The Chronicle hopes everyone has a great break and relishes the rest of the summer season.

Financial aid, a three-ring circus

By the Chronicle Editorial Board

Getting through the FASFA process and attempting to get Financial Aid can be somewhat of a circus for some students.

What students have to understand is that the Financial Aid Department deals with close to 30,000 students, and many are having the same issues as you are right now.

So if you are having issues with Financial Aid and it is frustrat­ing the hell out of you, seek advice from other students in their experiences and dealings with the financial aid department and see how other students dealt with their issues, because chances are it is not as bad as it seems.

Sometimes it can just be a form missed during filing or information that was overlooked, and can be remedied with a quick appointment with a financial aid advisor.

Also, many students do not actually know that they can qual­ify for grants and scholarships without applying for student loans, and can even become work-study qualified without getting all that financial aid has to offer.

Right now there are more than 100 student work-study positions offered throughout all the seven CNM campuses, which offer an array of positions, including here at The CNM Chronicle.

Due to the firing freeze we are hiring for more than 10 positions in an assortment of positions, including staff reporter, ad sales, and distribu­tion (Please see our hiring ad on Page 2).

There are many opportunities to thrive here at CNM, and it may take some patience to get through the process, but there are many ways of acquiring funds here and the school knows we need those extra funds and will help students in getting them, you just have to know who will actually help.

So, to the people wondering if you qualify for financial aid or work-study, make an appointment with a Financial Aid Adviser at 224-3090.

We all might be living in a bubble in the future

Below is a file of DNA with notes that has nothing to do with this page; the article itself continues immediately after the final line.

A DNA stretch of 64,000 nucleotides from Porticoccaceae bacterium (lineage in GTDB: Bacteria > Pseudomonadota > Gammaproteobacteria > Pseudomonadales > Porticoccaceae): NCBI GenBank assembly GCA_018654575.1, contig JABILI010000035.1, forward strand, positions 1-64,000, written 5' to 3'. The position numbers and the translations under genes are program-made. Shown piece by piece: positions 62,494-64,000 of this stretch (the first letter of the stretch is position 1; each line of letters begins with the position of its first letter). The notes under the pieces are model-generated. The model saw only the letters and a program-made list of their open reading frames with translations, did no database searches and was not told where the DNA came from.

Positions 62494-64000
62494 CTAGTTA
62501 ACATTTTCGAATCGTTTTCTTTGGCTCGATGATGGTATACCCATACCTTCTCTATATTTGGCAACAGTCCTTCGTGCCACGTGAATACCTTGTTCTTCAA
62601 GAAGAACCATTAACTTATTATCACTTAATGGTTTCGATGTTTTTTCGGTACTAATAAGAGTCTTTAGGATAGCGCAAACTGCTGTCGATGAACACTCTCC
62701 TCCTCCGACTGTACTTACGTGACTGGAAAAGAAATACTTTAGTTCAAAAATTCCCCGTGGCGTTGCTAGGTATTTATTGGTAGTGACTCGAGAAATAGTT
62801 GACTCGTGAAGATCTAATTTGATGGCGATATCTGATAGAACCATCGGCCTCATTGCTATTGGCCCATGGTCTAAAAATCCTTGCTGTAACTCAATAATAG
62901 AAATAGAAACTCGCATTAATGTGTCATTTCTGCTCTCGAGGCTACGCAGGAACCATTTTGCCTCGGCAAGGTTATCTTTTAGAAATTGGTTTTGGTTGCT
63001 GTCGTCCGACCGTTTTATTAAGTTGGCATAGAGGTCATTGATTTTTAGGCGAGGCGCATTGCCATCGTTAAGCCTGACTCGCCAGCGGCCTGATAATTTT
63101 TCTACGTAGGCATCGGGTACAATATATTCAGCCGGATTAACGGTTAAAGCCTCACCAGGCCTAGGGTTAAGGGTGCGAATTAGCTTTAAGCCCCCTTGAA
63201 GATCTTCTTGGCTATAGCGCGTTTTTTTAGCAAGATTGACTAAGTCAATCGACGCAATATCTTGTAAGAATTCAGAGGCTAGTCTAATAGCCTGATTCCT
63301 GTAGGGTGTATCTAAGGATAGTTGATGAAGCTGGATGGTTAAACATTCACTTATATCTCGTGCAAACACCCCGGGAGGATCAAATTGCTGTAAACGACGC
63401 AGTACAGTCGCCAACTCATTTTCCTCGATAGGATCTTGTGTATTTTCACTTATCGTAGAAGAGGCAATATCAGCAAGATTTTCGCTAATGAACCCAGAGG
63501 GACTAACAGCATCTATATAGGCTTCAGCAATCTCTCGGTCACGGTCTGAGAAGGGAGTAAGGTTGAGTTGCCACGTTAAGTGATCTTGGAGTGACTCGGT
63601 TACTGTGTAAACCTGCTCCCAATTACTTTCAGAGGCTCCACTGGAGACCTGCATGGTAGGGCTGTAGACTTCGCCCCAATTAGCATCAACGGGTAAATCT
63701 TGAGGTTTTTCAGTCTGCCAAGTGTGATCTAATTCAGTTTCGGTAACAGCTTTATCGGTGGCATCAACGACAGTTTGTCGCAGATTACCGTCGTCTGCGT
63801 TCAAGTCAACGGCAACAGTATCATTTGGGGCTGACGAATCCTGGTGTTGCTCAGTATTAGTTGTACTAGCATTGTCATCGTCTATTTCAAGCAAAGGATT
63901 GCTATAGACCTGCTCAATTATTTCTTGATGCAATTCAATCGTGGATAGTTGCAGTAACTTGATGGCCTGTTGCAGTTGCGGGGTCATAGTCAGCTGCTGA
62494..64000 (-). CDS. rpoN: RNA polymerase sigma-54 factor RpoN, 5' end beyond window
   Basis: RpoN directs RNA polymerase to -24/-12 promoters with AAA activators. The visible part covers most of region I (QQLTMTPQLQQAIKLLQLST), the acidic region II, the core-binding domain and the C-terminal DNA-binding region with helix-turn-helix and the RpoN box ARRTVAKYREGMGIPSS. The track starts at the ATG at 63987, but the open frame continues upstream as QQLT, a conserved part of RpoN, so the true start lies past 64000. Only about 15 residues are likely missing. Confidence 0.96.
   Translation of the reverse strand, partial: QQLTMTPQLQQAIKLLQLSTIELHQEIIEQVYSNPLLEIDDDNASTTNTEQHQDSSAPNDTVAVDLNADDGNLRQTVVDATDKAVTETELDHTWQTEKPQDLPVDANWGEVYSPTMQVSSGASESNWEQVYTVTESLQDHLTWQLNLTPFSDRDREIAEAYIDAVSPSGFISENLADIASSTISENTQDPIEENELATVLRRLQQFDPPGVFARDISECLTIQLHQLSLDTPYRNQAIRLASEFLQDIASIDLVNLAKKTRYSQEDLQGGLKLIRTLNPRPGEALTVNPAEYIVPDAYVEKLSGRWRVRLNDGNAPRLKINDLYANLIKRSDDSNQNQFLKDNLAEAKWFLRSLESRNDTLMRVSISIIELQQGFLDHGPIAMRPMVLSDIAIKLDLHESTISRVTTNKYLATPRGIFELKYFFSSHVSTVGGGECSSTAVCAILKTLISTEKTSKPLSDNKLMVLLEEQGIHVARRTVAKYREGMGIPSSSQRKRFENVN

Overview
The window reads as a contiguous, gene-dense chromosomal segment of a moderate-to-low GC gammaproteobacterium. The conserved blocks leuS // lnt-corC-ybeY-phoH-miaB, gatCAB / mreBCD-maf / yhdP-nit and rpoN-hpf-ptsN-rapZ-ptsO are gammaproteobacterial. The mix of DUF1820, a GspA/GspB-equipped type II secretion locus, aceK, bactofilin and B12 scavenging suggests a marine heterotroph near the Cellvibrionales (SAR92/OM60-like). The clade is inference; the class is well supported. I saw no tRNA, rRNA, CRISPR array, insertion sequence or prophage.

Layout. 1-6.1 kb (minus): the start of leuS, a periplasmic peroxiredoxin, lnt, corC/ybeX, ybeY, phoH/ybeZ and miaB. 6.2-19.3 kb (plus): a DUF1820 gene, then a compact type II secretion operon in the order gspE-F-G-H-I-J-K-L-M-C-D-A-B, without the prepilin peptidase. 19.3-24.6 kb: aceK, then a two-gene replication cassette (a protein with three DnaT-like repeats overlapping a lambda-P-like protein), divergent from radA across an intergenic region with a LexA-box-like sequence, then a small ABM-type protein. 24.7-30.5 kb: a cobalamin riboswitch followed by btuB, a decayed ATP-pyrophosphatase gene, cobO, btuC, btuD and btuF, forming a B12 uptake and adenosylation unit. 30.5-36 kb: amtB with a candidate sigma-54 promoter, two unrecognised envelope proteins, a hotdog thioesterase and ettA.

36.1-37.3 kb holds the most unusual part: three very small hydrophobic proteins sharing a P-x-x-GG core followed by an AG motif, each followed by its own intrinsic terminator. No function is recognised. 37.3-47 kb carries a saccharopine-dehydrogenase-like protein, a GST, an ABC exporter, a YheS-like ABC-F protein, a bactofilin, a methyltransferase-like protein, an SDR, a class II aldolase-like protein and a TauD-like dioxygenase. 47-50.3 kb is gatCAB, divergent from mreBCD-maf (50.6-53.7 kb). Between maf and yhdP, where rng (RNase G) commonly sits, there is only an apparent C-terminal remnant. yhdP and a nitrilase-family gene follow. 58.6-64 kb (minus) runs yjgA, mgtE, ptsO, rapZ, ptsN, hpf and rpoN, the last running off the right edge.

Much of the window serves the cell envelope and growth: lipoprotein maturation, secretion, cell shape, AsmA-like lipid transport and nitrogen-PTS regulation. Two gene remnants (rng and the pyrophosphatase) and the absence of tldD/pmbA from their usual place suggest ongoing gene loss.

By the Chronicle Editorial Board

Dubai officials have now proposed a $7 billion project to make the world’s first climate controlled community under a dome like covering, which will be a 50 million square foot community that will be sheltered from the harsh elements in the Arabian oasis, according to weburbanist.com.

This is the first concept of its kind that is actually being considered as a real project, and other countries could possibly take cue, as climate change is not going anywhere anytime soon, and is projected to get to the tipping point by 2020, according to huffingtonpost.com.

The massive structure will have 100 apartment buildings, dozens of hotels, medical facilities, a shopping mall, observation decks, the world’s tallest skyscraper and the world’s largest indoor amusement park; because that is how Dubai rolls, with epic and extravagant structures to show off to the rest of the world.

But what if there will come to a time when most large cities might require to have an area such as this for refuge from the ever-changing unpredictability that will come with the extreme weather of climate change, because it seems that the coming generations will have to do something in order to keep on surviving in the impending futuristic wasteland that is predicted to come.

Either way, this new idea for self-sufficient cities may become a huge power sucker, but could potentially save folks in the future from ever having to step foot outside in the elements again, and people could in fact start living under the dome, far from nature or the environment that is being destroyed in front of all our very own eyes.

At least there will be observation decks to watch the crumble of our environment in comfort of our climate con­trolled bubble, and never again will we have to care about the silly old environment that sustains the world and all our lives.

Albuquerque’s economy is one of the worst in the nation right now

By the Chronicle Editorial Board

Many students at CNM have felt the pain and suffering that came along with the recent great recession, and many have had to resort to going back to school as a last alternative to move into another field in hopes of finding a decent paying job, but that is after months or even years of look­ing for employment in the desolate tumble­weed that is the Albuquerque job market.

And analysts at the Brookings Institute have said that as of 2014, Albuquerque is now back in a recession after three quarters of steadily drop­ping job losses in the metro area, with only 54 percent of the population in the workforce, according to the Rio Grande Foundation and kob.com.